How do we get children to learn without them knowing they are actually learning? Walter the Vault encourages children to become Money Masters by turning real-life situations into financial problems to solve. Next time while running errands with the kids, have them assist with the finances and paying. The goal is for children to then apply these lessons learned to their everyday lives.
Supermarkets. Supermarkets are a great place to teach children about saving and spending money. Compare sale items with regular-priced items on the store shelves. Observe what your child notices about the prices. On another trip to the market, build on the previous experience by introducing coupons. Let the child be in charge of holding the coupons, enabling them to match the item on the coupon for the purpose of paying a discounted price.
The self-checkout line at the register can add to a child’s learning experience. The process of scanning the items, placing them into bags, watching the list of items appear on the screen, and finally placing the coupons and money into the machine all tie together the previous actions of selecting the items to purchase throughout the store.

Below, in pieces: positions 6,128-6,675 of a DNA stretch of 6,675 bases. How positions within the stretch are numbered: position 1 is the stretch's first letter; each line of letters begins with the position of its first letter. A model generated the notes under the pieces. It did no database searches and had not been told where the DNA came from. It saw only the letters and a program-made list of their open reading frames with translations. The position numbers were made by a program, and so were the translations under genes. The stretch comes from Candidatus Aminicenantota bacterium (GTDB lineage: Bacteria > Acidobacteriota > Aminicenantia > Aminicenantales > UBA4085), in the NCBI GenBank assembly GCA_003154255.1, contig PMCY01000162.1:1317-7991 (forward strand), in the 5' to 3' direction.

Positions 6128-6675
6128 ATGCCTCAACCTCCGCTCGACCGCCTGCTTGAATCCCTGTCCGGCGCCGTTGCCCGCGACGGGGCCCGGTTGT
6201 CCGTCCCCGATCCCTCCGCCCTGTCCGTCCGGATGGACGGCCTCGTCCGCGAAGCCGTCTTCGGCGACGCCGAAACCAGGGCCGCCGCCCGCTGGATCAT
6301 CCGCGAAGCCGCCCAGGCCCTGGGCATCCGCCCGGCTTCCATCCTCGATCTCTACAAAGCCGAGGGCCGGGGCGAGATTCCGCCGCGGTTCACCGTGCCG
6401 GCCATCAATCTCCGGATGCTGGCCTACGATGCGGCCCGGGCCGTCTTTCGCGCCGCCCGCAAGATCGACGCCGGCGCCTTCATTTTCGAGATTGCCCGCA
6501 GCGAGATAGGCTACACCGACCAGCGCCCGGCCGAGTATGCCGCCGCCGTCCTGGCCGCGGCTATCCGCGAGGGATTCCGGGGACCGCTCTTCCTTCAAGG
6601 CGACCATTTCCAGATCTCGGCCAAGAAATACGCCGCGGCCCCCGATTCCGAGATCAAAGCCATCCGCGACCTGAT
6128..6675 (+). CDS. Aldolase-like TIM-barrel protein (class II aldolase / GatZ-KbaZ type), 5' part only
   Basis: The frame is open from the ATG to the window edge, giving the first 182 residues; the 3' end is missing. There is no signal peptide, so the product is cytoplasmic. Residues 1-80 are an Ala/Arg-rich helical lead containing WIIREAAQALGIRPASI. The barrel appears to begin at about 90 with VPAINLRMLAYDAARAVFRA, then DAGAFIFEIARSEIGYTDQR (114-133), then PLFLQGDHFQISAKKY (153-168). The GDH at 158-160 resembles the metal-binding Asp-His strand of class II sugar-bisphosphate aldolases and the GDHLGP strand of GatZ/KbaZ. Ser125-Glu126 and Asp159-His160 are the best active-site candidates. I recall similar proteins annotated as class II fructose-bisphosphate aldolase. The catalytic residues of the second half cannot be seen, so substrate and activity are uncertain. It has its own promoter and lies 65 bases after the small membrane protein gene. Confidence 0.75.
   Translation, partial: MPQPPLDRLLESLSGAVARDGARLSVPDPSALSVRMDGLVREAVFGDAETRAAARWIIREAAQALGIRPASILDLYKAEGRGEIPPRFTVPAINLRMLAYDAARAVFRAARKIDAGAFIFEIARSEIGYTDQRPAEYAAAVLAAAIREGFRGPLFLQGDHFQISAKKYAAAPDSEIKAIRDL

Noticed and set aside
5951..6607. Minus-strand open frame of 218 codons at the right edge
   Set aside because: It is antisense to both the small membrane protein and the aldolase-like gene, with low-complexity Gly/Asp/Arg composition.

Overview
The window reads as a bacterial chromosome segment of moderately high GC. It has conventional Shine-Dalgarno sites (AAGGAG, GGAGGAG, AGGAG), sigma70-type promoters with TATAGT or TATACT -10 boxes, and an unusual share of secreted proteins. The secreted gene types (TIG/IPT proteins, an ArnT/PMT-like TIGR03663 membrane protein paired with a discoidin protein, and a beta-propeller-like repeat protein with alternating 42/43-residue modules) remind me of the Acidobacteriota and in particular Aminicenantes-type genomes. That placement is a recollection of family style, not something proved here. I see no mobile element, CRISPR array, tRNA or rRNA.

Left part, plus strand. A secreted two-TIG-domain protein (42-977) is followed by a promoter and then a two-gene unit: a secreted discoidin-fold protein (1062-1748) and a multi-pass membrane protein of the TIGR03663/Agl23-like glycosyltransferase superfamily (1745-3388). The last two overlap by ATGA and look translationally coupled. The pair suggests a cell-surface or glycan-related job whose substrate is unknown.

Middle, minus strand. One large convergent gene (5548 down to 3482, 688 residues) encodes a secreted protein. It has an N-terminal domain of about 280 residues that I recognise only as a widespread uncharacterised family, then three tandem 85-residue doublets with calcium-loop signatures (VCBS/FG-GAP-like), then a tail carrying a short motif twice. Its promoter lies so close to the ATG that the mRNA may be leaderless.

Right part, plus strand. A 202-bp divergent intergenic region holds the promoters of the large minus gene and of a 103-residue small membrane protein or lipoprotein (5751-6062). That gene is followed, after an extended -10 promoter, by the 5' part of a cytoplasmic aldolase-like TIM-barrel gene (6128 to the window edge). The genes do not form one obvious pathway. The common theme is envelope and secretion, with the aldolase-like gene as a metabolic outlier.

More generally, have the child hand over the cash when purchasing items in a store or paying the restaurant bill. Let them count the change and assist with paying the tip. Offer an incentive to a child that wants a snack, such as requiring him or her to first count the change necessary to purchase the item.
Banks. When at the bank, show the child what deposit slips are. Have them help fill out the paperwork or one on their own for fun. Begin introducing them to the function of the ATM.
Board games. Even at home children can learn about money-saving tips. These days, most children are glued to the television playing video games. Change the pace by occasionally encouraging them to play a game of LIFE or Monopoly. Playing the role of the banker enables a child to count money out and apply arithmetic.
These are just a few of countless situations one can teach children about money and saving in everyday life. Get children involved in typical and financial-related situations throughout the day. Introduce children to money and finance concepts early on.
Any other suggestions on how to teach children about finances? Next time Walter the Vault will discuss the importance for a child to distinguish between needs and wants while shopping.